It is very curious, but axolotl only use pulmonary respiration when it is really difficult for them to “take in” oxygen. 

This is because pulmonary respiration is quite deficient in the amount of oxygen it can take in. 

The lungs of this amphibian are small sacs with folded pockets and are surrounded by blood vessels where oxygen flows.

Because of all these wonderful characteristics, there are also cons, the axolotl is a very sensitive animal, it is required that its environment is as clean as possible, especially its water.

The cleanliness of the water is indispensable for these animals. Because they eat and defecate in the water, it becomes a “breeding ground” for bacteria that can cause diseases, the water should not contain chlorine either.

The more clean the water is, of course, means that the animal will not be as likely to get sick. For this purpose, an aquarium filter is suggested.

No abrasive cleaning and disinfection chemicals should be used and everything must be thoroughly rinsed so that there are no toxic residues that could affect the animal.

Is it OK to touch an Axolotl?

You can touch the axolotl, but you must be very careful not to hurt the animal because the axolotl’s skin is very fragile.

In addition, there is a risk if you are a person susceptible to allergies that you may be affected by touching an axolotl with your hands.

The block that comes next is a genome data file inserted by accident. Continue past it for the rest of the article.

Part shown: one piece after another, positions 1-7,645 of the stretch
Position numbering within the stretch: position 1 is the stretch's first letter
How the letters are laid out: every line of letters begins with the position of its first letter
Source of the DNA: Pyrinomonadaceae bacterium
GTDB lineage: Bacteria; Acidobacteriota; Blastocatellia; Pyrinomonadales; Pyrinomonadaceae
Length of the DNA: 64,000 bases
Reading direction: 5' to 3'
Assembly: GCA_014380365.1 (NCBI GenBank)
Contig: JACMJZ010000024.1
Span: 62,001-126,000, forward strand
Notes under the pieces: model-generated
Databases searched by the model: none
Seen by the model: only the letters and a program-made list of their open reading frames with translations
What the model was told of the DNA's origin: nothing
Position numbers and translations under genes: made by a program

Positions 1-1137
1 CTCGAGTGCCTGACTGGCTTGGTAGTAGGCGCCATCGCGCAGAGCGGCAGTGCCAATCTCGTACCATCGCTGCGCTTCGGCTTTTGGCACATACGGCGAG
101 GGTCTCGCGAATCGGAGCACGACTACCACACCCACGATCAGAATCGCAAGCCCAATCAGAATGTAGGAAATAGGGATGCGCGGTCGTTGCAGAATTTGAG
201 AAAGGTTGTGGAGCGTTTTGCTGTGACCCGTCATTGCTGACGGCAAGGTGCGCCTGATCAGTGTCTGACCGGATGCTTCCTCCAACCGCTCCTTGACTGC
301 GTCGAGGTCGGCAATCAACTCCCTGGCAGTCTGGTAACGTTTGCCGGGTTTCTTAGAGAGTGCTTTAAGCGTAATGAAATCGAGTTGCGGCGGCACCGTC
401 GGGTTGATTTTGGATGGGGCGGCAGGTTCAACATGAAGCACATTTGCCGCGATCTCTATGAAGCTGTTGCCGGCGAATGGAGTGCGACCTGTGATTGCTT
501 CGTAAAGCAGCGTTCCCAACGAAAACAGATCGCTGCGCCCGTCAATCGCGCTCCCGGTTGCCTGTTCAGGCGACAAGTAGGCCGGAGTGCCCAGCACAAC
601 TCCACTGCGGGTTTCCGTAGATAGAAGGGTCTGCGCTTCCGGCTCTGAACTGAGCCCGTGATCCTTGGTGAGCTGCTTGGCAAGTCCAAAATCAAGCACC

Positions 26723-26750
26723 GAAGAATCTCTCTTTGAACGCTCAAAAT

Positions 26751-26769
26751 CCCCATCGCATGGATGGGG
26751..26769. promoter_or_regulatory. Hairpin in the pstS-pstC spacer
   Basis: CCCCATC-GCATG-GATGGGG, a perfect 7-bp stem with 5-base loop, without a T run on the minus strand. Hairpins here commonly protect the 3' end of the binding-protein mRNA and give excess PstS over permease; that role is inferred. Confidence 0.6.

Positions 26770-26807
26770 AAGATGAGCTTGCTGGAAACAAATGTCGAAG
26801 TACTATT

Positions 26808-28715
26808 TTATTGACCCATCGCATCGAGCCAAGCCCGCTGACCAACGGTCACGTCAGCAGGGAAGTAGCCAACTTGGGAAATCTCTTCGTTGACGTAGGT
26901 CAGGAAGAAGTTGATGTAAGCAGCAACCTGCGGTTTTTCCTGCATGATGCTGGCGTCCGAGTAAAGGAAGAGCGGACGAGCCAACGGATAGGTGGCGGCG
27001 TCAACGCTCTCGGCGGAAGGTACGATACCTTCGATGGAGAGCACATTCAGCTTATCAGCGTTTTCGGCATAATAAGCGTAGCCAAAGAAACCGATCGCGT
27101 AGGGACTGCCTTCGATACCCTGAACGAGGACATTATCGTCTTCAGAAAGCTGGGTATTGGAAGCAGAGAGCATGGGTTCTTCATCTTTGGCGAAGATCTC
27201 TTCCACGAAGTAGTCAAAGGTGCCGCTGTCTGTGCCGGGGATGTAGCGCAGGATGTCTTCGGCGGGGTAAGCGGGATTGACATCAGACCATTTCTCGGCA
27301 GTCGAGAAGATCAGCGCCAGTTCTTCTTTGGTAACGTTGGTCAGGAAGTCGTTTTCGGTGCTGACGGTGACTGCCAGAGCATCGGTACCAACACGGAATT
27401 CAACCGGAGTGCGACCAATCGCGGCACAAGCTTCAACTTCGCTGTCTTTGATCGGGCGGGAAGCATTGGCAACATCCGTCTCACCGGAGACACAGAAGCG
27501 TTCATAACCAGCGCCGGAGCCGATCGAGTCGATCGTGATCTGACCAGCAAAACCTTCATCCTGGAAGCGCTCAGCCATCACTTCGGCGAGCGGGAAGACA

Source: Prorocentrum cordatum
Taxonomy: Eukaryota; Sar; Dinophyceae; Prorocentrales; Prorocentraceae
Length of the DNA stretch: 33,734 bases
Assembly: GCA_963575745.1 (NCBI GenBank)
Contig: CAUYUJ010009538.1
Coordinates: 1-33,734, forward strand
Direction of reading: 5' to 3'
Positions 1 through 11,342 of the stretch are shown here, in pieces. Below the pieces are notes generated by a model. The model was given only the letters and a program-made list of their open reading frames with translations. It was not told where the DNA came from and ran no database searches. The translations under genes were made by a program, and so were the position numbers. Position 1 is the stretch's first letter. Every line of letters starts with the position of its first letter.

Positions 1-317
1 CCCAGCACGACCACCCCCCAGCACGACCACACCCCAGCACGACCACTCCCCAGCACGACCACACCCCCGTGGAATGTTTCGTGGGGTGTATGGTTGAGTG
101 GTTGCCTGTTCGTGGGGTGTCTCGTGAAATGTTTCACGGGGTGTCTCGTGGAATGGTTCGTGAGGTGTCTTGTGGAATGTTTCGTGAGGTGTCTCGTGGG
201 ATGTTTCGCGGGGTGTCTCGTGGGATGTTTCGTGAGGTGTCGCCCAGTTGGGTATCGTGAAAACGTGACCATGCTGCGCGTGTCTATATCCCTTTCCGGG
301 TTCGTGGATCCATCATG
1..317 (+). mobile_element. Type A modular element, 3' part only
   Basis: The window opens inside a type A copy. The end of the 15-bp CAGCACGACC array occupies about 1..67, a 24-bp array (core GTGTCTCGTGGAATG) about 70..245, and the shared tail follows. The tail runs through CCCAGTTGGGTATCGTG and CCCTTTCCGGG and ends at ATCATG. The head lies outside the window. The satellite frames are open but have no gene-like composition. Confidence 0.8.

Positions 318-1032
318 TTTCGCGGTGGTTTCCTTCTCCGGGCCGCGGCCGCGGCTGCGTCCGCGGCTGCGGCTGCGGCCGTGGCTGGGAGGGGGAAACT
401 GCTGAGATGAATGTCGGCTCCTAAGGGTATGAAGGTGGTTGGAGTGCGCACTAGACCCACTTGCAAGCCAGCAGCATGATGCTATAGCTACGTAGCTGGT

It should be taken into account that all these amphibians have skin covered by secretions that can cause varying degrees of irritation in humans. It is recommended to wash hands thoroughly after handling them.

The pH of the axolotl’s skin is a natural layer of lipids, water and fatty acids produced by the glands of the skin, this protective layer when introduced into an aquatic environment is completely eliminated, so it is safer to touch them in the water.

The axolotl tends to be a shy animal, so don’t expect it to be very receptive when you try to touch it, nor is it an animal that likes to be touched a lot, like a dog for example, either in or out of the water.

Whenever you try to touch the axolotl, you should do it very gently, sliding your fingers carefully over its body, ideally on the back, not holding it, not forcing it.

If you try to force or hold it against its natural movement, the axolotl could become very stressed.

Once you are confident, you can touch him regularly, as long as he feels comfortable.

You must keep in mind that usually when you touch an axolotl it is to feed it, so sometimes the axolotl could mistake your fingers for food.

Because of this, from time to time, the axolotl may bite you, but it does not do this with the intention of attacking, it will simply mistake your fingers for food, not always, just sometimes.

As for its bite, do not worry, it does not hurt at all, the axolotl lacks teeth or fangs, or rather, they have teeth but in a very rudimentary form that cannot tear or cause discomfort, you do not feel any kind of pain in a possible axolotl bite.